The Iliad 

Translation by Ian Johnston

Book Eleven
The Achaeans Face Disaster

[The description of Agamemnon's armour as he prepares for battle; the battle resumes; Agamemnon's exploits on the battlefield; the Trojans are pushed back close to the city; Zeus sends Hector a message; Agamemnon is wounded, has to withdraw from the battle; Hector re-enters the battle, kills many Achaeans; Diomedes and Odysseus make a stand against the Trojans; Diomedes is wounded by Paris; Odysseus is left alone; Odysseus is wounded; Menelaus and Ajax come to help Odysseus; Machaon is wounded, taken from the battle by Nestor; Hector moves against Ajax; Ajax is forced to retreat; Eurypylus is wounded; Achilles sends Patroclus to find out news of the battle; Patroclus visits Nestor and Machaon; Nestor's long speech about his youthful fighting; Nestor questions Patroclus about Achilles; Patroclus meets Eurypylus, takes him to his hut, gives him medicines]

As Dawn rose from her bed beside lord Tithonus,
bringing light to immortal gods and men alike,
Zeus sent Strife down to the fast Achaean ships,
the savage goddess, carrying the sign of war.
She stood by Odysseus' broad-beamed black ship
in the middle of the line, so she could be heard
in both directions, from the huts of Ajax,
son of Telamon, to those of Achilles,
whose well-balanced ships were drawn up at the ends,
for these men trusted courage and their own strong hands.                        10
Standing there, the goddess screamed out a piercing call,                                 [10]
a dreadful sound.  In the heart of each Achaean,
she put strength for war, for unremitting combat.
To men war then became sweeter than sailing back,
going home in their hollow ships to their dear native land.
The son of Atreus shouted to his Argives
to get their armour on.  He pulled on his shining bronze.
First on his legs he set his shin guardsbeautifully made,
fitted with silver ankle clasps.  Then he put
a breast plate round his chest, something he'd received                               20
as a gift of hospitality from Cinyras,                                                                  [20]
who'd learned in Cyprus the great news that Achaeans
were intending to set sail in their ships for Troy.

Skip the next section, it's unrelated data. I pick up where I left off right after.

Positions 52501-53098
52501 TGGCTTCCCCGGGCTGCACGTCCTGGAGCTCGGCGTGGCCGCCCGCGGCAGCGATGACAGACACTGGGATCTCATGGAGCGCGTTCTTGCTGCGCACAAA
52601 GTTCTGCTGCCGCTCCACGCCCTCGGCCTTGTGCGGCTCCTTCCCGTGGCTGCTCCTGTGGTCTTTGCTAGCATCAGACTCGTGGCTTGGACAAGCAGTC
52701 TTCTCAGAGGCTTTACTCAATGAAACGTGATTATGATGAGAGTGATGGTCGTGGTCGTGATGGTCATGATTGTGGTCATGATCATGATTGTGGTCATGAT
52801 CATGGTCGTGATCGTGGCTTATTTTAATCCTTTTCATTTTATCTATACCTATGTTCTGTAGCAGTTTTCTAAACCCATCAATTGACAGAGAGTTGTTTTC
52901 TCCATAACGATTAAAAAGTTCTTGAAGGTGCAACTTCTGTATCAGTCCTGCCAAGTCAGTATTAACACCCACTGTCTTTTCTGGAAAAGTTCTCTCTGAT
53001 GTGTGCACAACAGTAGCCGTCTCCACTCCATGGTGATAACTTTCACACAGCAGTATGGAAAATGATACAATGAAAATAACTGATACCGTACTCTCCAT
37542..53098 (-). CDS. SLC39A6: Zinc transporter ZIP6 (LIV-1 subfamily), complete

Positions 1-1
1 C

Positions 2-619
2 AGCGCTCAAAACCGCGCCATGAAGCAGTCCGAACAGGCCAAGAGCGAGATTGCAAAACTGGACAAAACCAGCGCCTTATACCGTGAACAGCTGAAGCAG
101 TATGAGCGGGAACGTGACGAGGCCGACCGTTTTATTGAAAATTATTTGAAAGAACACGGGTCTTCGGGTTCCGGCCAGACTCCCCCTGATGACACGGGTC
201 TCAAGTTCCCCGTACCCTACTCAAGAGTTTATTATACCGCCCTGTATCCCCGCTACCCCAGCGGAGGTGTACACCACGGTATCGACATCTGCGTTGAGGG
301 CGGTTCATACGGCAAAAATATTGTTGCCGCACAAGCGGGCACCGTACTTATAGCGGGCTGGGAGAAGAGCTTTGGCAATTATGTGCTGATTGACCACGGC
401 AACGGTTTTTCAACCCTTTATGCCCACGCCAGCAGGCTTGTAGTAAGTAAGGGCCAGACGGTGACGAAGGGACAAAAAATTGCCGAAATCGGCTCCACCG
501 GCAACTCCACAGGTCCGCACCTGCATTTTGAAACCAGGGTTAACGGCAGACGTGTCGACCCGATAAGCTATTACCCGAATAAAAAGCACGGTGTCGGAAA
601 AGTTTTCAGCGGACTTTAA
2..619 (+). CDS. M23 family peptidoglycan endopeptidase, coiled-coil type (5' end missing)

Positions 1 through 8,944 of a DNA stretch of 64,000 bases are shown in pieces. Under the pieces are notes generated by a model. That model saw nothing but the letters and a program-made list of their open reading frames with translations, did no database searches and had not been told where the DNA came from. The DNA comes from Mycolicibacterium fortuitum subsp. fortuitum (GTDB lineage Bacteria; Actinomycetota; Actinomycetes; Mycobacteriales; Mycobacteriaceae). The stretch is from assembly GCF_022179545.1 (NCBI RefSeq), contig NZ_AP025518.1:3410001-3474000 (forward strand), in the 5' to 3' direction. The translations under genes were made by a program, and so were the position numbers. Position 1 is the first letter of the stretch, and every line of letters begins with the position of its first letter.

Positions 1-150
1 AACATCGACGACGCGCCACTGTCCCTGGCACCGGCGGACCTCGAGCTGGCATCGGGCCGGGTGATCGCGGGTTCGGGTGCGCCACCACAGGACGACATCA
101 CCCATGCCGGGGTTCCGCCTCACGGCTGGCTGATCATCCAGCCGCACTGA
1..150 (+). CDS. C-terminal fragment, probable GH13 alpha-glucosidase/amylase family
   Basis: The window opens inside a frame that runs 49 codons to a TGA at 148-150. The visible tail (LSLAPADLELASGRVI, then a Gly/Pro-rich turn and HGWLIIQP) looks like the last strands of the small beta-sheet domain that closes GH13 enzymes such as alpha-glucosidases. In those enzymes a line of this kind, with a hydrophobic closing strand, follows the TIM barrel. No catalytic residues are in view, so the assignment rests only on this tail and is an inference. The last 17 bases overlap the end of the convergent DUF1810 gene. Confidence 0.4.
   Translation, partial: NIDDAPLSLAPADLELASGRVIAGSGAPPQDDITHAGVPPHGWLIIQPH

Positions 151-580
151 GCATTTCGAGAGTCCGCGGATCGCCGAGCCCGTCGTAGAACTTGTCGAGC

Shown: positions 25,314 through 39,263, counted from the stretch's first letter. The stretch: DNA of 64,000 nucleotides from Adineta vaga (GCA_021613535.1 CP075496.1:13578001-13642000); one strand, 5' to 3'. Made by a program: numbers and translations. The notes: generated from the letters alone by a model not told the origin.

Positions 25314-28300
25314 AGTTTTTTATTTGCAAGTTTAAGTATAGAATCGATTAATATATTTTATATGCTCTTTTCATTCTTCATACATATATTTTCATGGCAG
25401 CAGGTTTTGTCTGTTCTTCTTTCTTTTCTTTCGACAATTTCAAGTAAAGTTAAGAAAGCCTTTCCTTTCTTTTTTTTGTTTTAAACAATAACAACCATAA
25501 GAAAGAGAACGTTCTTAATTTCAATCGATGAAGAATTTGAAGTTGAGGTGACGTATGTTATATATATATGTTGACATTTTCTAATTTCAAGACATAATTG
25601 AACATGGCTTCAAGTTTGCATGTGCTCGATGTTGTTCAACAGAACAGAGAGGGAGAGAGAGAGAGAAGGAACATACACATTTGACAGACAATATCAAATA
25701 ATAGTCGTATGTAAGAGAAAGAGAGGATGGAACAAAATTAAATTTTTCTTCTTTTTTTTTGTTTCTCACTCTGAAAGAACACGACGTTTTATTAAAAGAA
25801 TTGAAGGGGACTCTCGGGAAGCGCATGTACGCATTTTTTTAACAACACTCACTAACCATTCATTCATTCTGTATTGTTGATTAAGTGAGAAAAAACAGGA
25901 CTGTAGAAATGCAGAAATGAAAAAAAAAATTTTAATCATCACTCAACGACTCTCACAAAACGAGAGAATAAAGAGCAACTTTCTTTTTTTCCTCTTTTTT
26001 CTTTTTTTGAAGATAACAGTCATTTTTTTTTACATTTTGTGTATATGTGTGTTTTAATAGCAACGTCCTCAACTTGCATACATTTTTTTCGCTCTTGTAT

So Cinyras gave the breastplate to Agamemnon,
to please the king.  On it there were ten metal strips,
each dark blue, twelve of gold, and twenty made of tin.
Enamelled snakes coiled up towards the neck, three on each side,
like rainbows which the son of Cronos sets in clouds,
prophetic omens for mortal men.  On his shoulder,
he slung his sword studded with shining gold.                                          30  
The scabbard was silver, fitted with golden straps.                                           [30]
Then he picked up his richly decorated shield,
which covered his whole body, a beautiful work,
with ten bronze circles, twenty bosses of white tin,
and in the centre a boss of blue enamel.
On that shield, as crowning symbol, stood the Gorgon,
a ferocious face with a horrific stare.
Terror and Panic were placed on either side. 
On the shield's silver strap writhed an enamel snake,
its three heads intertwined, all growing from one neck.                             40          [40]
On his head Agamemnon placed his helmet,
with four bosses, a double ridge, and horsehair plume
nodding menacingly on top.  He took two strong spears,
sharp ones with bronze points, whose glitter shone from him
right up to heaven.  Athena and Hera then
pealed thunder overhead, paying tribute to him,
Agamemnon, king of Mycenae, rich in gold.

Then each man told his charioteer to curb his horses
and line up in good formation at the ditch's edge,